Expiration Date may just be the best book that Duane Swierczynski has written yet. (I only say may because I think that The Wheelman might just be my favorite.) In it he has rendered his strengths in greater clarity: The pace flies; The plot grows increasingly complex but never gets unruly. Swierczynski regularly makes pace and plot his bitches and in Expiration Date he further bends them
over to his will.
If Duane’s books have a weakness though its that his characters can, at times, be a little thin. They serve the plot well and their motivations are clearly stated but the reader never gets fully invested in them. At the same time though, to keep things in proper perspective, the reader largely doesn’t care, or in most cases even notice, any potential deficiency because those strengths so far outweigh them. Swierczynski’s books do one thing right for the most part. They kick your ass and entertain the hell out of you.
With all of that said I think that he has spent FAR more time investing these characters with a relatable and sympathetic humanity that is immediately noticeable and much appreciated. And its for this simple reason that Expiration Date stands as his best so far.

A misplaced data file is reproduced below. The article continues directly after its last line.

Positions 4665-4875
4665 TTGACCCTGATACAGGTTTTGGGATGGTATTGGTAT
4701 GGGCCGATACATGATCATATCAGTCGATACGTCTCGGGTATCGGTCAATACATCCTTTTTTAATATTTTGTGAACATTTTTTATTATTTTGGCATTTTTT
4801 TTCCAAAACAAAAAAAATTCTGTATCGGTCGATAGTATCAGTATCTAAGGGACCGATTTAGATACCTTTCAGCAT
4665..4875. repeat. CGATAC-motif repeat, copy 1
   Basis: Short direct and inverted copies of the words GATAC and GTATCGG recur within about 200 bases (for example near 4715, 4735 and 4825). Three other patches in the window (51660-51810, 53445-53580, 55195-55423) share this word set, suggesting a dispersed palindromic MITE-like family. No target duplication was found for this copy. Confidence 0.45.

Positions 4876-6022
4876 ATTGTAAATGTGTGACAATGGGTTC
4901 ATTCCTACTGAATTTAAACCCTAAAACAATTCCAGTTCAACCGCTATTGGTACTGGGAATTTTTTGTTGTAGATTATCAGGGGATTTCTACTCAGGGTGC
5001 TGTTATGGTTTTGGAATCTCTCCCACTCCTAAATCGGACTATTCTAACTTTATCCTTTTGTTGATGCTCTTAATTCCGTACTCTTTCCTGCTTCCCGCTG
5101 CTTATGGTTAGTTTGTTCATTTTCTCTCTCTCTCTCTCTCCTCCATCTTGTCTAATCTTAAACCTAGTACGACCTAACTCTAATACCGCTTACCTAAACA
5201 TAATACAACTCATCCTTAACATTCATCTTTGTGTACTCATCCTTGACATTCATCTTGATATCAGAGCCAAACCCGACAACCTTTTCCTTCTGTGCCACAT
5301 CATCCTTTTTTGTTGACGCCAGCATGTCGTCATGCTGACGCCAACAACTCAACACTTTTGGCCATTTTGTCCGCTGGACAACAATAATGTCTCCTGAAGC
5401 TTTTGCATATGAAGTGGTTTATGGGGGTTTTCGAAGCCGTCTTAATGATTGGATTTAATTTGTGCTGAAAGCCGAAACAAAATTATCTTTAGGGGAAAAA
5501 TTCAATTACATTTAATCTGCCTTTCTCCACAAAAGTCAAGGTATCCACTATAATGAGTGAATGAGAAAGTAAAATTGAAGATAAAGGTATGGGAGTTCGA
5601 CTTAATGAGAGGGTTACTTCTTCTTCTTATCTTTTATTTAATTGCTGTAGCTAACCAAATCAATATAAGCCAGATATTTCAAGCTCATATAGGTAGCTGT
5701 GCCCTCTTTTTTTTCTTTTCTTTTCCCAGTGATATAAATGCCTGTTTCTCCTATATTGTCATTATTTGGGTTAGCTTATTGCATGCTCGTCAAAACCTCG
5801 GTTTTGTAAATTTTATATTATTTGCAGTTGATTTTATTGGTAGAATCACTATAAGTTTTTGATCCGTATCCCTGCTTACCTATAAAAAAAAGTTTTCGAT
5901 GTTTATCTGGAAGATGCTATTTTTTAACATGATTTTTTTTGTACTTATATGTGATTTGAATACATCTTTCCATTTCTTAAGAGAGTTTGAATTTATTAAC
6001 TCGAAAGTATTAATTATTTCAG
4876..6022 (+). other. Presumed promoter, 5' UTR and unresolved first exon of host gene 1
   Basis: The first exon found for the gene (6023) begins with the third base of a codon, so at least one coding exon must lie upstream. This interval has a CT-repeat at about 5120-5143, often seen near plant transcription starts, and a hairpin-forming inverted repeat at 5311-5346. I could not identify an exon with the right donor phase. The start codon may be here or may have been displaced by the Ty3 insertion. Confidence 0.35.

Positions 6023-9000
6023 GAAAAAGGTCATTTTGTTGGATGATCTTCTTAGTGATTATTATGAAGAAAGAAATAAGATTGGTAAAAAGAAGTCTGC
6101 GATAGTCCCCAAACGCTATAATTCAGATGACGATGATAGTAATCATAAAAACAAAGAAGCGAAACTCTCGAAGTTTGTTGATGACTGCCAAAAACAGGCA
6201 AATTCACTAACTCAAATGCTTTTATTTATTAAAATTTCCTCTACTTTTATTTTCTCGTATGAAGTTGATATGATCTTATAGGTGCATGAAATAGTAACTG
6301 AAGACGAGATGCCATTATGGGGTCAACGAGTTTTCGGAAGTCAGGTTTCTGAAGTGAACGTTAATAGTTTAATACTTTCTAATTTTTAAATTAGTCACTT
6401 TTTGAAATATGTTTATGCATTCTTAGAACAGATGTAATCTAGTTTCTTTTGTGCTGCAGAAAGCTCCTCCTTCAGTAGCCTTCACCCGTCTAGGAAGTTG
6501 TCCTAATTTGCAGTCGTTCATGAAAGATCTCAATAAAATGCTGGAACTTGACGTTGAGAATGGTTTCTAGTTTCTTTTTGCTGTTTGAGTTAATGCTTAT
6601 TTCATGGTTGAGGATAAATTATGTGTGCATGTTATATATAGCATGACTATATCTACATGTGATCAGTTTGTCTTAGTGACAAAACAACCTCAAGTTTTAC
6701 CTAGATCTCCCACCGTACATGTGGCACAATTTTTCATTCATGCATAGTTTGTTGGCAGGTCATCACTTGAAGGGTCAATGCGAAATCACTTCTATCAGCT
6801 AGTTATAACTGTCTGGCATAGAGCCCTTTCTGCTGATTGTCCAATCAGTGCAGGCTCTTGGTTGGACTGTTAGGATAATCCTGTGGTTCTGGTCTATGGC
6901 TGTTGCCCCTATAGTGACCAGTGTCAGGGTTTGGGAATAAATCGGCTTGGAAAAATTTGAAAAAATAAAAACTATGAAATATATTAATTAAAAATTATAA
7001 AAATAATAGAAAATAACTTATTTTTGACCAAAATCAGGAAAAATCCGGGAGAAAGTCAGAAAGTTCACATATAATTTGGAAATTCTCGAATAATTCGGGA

As Chris Wade travels back and forth in time his concerns are so grounded that they become only slightly different that what the reader would do. He isn’t interested in changing the course of major events he just wants to find some pulp paperbacks.
But what really drives this story home and takes it to the next level is the relationships. There is a vulnerability to Wade that puts you on his side as he begins to try and solve his fathers murder. Certainly one could easily be reminded of the movie Frequency. His relationship with Meghan is remarkable true and honest and maybe even a little sweet as it develops over time. In Chris Wade Swierczynski has created a hero that we can root for and do.
In Expiration Date Duane Swierczynski has set the bar higher for himself. I wonder what he will do next.
As an aside: Astute readers will pick up that Expiration Date is linked to Swierczynski’s first novel, Secret Dead Men.